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HISA Reaches Out to Labs, States on Anti-Doping Launch

HISA's enforcement agency sent letters Aug. 18 to labs and state racing commissions.

HISA officials will meet with lab directors in the coming months as it prepares to launch its anti-doping program Jan. 1

HISA officials will meet with lab directors in the coming months as it prepares to launch its anti-doping program Jan. 1

BloodHorse

The Horseracing Integrity and Safety Authority continues to take steps toward taking oversight of racing's anti-doping efforts and medication rules.

On the same day, Aug. 18, that HISA submitted its proposed rules for its Anti-Doping and Medication Control Program to the Federal Trade Commission for final approval, its enforcement agency also sent letters to lab directors and state racing commission directors requesting further communication in the weeks ahead. Both letters were written by Ben Mosier, the executive director of the Horseracing Integrity and Welfare Unit, an agency created by Drug Free Sport International to administer and enforce HISA's anti-doping and medication control rules.

HISA, which started its Racetrack Safety Program July 1, is preparing to launch its anti-doping and medication control efforts Jan. 1. 

In Wednesday's letter to directors of labs currently accredited by the industry's Racing Medication & Testing Consortium, Mosier said the HIWU would like to have discussions on testing capabilities and facilities while explaining the HIWU accreditation process going forward. The ADMC program includes a laboratory accreditation process that will be administered and maintained by the HIWU.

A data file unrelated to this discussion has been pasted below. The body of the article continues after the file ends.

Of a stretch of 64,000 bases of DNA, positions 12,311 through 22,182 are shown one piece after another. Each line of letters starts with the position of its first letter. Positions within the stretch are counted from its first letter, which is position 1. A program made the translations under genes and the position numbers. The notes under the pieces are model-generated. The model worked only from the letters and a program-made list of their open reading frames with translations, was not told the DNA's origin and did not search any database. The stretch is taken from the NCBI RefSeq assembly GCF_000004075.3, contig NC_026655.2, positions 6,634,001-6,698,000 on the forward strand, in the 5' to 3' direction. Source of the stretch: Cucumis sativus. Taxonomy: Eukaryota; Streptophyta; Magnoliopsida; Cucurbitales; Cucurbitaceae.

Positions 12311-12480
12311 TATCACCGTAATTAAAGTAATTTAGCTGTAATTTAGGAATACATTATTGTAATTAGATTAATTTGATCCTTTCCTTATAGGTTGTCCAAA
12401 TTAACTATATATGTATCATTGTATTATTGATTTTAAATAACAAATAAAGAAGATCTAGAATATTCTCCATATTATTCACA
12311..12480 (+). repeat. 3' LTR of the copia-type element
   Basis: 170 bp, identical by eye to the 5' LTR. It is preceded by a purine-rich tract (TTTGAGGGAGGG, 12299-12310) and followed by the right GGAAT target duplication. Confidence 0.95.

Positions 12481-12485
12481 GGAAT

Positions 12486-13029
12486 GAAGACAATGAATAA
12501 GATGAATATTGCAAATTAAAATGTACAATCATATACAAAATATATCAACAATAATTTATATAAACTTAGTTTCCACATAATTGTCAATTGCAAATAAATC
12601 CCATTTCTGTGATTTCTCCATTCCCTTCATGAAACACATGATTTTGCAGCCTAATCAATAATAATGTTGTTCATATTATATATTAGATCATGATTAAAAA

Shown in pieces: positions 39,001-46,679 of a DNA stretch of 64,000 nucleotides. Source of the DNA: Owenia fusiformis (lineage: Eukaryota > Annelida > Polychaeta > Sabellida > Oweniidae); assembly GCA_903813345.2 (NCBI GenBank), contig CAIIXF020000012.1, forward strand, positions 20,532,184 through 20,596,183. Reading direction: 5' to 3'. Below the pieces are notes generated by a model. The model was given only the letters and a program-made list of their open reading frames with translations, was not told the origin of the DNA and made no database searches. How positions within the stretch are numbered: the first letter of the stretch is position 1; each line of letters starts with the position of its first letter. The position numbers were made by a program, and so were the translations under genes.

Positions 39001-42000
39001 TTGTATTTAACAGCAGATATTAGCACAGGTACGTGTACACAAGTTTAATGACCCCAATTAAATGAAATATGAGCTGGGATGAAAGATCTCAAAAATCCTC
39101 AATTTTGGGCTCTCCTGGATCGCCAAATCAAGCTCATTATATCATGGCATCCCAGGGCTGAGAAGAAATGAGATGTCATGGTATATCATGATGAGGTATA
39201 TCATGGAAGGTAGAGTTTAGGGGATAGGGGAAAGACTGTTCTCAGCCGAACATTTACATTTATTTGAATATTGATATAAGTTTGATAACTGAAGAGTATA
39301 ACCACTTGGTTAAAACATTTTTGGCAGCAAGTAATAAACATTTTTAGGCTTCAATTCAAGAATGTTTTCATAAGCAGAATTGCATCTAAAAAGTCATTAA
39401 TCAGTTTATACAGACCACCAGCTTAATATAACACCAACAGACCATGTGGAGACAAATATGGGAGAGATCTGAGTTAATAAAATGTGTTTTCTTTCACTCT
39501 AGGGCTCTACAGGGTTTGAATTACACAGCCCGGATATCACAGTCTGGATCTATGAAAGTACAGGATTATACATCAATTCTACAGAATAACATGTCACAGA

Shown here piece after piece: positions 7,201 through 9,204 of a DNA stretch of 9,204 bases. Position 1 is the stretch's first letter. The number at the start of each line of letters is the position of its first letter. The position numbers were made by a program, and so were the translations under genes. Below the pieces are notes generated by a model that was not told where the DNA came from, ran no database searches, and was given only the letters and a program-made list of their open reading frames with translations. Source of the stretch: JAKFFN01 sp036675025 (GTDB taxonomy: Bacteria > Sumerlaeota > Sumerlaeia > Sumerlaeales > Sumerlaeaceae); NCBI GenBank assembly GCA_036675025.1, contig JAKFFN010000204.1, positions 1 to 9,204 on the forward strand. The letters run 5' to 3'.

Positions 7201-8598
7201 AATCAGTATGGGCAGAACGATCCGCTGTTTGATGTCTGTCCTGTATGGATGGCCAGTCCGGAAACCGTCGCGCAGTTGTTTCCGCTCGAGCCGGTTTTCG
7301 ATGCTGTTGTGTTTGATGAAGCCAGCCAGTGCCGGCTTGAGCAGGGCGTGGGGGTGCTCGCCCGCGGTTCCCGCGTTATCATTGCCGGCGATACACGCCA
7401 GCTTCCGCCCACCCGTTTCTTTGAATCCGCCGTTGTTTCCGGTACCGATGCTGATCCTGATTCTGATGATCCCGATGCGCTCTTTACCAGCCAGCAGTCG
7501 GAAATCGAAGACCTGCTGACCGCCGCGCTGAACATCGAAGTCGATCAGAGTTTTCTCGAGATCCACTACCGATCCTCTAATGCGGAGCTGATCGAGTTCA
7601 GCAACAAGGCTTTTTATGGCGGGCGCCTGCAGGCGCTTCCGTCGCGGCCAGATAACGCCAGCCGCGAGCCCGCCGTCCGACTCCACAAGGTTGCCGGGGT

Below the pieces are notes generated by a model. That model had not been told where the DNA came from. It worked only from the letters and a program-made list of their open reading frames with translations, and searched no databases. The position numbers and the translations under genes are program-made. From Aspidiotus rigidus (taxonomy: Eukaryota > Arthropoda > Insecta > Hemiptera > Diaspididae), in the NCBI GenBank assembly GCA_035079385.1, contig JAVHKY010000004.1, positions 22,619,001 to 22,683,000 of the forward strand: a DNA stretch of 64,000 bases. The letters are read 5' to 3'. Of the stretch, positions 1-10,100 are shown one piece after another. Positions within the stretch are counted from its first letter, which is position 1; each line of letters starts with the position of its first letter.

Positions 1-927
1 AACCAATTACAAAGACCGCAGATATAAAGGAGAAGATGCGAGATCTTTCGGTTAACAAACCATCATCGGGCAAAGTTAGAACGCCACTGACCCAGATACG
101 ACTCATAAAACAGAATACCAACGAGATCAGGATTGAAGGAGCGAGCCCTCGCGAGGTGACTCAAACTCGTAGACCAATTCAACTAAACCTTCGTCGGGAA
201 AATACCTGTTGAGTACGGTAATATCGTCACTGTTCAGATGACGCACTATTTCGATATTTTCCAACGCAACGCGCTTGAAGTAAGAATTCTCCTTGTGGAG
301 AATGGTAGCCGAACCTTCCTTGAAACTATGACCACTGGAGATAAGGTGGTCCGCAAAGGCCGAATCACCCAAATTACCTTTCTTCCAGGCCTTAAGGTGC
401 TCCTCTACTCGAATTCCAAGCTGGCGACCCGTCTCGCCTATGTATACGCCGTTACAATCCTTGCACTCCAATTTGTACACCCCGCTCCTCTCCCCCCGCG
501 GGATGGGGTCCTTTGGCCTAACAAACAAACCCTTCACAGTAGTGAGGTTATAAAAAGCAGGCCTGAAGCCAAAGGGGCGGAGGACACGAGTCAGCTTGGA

"In an effort to facilitate these discussions, HIWU will be sending each laboratory a survey within the next week," Mosier said in the letter. "This survey will cover topics including current laboratory certifications, current equine testing volumes, current staffing, equipment currently in use, the state racing commissions (that) your laboratory services, and your laboratory's ability to expand its testing capacity.

"We greatly appreciate your participation in this survey as information sharing, collaboration, and coordination with you will be central to our efforts and key to our success."

The equine standards for laboratories, and the accreditation process, are outlined in rule series 6000 in the final draft regulations sent to the FTC.

In Wednesday's letter to state racing commissions, Mosier said that HIWU senior management, which also includes chief of operations Kate Mittlestadt and general counsel Michelle Pujals, will set up meetings to address the implementation of the ADMC program. The letter notes that states conducting racing during the first quarter of 2023 will be prioritized but they hope to have initial conversations with all racing states within the next 30 days.

"Although HISA's ADMC rules are not yet approved by the FTC in final form, we are initiating our robust outreach and education efforts immediately and are already working on resources to support the implementation and understanding of the ADMC program rules as they will apply to various stakeholders, including state racing commissions," Mosier said. "We can and will modify these resources, as necessary, if substantive changes to the rules require us to do so."

Both letters were copied to HISA executive director Lisa Lazarus and HISA's director of state racing commission relations Marc Guilfoil. The letter to state racing commissions also was copied to ARCI president Ed Martin.

The draft rules sent Wednesday to the FTC were developed by HISA in consultation with HISA's ADMC Standing Committee before being presented to the HISA board for approval. The FTC's approval process includes another public comment period during which industry representatives, horsemen, state regulators, and the general public can again weigh in on the proposed rules and regulations.